This guest blog is written by Malaina Kapoor, a current high school student who decided to homeschool in order to expand her learning by blending interdisciplinary, real world, and academic-focused learning.  Her work has been published by Education Next, The Mercury News, and the Bluefire literary journal.

This is the second blog post in my four-part series that addresses the student transition from traditional middle schools to innovative high schools. To read my first blog post, click here. As a part of my research, I spoke with parents, students, and administrators about their experiences with transition. The students I spoke with had trouble adjusting to innovative schools because of the drastically different way they were being taught. Some were overwhelmed by discussion-based and hands-on learning, while others were unsure how to handle newfound independence or didn’t know how to take advantage of the opportunities and projects presented to them. Almost every student I spoke with wished their school’s teachers and staff took the time early in the year to make students intimately familiar with every nuance of the school’s logistics and educational philosophy. “[It required a] mental shift,” said Nevin, a rising sophomore. “Things are still weird… new… confusing…unfamiliar” said Flo, a rising junior.

Traditional middle school transition programs

I began my research by looking at twelve traditional middle schools to see whether they had invested in programs to ease the transition to innovative high school. By and large, schools had not. This means that the burden falls almost entirely on innovative schools to acclimate students to new instructional models.

Innovative high school transition programs

The innovative high schools I examined had transition programs that were much more robust than the middle school ones. For example, Ideate Academy in San Diego, California has a “summer bridge” program in which older students and staff meet incoming freshmen and help them get acclimated to their new environment. High Tech High in Southern California conducts home visits before school starts, allowing students to ask questions and familiarize themselves with the program. ChiTech Academy in Chicago designs a “Freshman Odyssey” project to introduce new students to project-based learning.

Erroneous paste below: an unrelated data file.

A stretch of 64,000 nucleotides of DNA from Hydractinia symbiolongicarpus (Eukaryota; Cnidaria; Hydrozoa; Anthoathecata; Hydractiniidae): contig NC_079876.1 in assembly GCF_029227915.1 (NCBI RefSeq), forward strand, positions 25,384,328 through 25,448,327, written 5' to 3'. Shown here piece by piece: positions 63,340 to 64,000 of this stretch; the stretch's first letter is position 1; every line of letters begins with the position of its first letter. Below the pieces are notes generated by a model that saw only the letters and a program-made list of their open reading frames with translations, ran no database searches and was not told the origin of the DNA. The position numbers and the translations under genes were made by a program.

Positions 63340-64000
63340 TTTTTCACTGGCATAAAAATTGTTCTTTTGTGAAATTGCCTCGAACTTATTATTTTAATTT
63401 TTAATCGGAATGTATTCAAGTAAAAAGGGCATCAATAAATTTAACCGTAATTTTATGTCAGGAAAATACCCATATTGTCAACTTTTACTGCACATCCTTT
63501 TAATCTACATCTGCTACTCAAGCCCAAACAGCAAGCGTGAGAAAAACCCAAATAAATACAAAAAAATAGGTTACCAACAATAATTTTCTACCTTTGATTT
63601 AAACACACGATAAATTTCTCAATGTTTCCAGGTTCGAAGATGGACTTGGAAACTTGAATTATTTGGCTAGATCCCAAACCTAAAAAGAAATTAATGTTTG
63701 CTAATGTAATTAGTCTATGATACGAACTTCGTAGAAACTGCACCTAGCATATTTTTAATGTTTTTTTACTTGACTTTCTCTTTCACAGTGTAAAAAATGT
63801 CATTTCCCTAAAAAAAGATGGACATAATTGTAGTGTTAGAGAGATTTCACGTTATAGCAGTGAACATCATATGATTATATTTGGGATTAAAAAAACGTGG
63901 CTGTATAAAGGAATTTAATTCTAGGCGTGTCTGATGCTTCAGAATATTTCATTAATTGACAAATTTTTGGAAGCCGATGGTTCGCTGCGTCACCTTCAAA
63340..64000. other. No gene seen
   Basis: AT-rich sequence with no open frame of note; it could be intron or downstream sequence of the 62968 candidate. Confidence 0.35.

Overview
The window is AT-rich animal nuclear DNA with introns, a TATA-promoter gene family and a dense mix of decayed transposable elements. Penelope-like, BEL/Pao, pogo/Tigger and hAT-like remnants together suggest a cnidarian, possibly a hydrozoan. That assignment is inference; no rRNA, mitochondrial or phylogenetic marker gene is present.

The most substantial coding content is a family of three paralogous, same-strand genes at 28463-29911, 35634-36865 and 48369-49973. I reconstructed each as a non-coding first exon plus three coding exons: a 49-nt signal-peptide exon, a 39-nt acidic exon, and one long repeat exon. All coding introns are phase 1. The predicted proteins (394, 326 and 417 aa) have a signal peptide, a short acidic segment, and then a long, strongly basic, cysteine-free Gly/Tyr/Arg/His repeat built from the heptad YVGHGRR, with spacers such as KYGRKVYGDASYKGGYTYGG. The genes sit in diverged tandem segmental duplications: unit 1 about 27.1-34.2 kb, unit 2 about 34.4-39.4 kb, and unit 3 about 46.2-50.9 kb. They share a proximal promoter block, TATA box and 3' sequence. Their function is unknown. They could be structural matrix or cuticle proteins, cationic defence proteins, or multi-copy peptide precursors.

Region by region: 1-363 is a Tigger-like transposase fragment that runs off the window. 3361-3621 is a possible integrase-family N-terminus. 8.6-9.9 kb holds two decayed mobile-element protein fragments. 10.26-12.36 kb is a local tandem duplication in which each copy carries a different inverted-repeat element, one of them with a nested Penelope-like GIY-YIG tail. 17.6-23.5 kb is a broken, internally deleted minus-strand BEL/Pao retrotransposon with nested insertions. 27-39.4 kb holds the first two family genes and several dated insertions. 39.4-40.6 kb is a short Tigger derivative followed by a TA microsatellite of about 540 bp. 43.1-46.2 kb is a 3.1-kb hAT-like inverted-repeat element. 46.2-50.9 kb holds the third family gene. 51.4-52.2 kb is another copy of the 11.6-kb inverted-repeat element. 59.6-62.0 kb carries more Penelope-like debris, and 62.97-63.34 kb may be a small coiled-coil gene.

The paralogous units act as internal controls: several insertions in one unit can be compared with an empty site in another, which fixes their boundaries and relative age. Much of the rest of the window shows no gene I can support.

Most schools also offer advisory programs that they claim are integral to their education model, citing efforts to create communities and give students essential training in areas such as project planning and time management that they would need in a more independent educational environment. However, students from these schools still report feeling confused and unsure of how best to take advantage of their new educational environments. This could be due to the fact that transition programs often failed to address issues such as day-to-day differences from a traditional school and characteristics such as internal motivation and self-responsibility.

Based on my interviews, one of the most comprehensive programs I found to introduce students to innovative education came from Acton Academy. Acton is a K-12 school based in Austin, Texas that believes in “learner-driven education.” It has a clear transition plan for all students, regardless of whether they are moving into middle or high school. The school uses project-based and blended learning to support student independence and intrinsic motivation. High school students get apprenticeships outside of school, move at their own pace within academic subjects, and conduct deep dives into topics ranging from physics to mortality. Acton has designed a summer-long, online, student-led program for incoming classes to understand what to expect in their new environment. Students access this through a Learning Management System built by Acton themselves.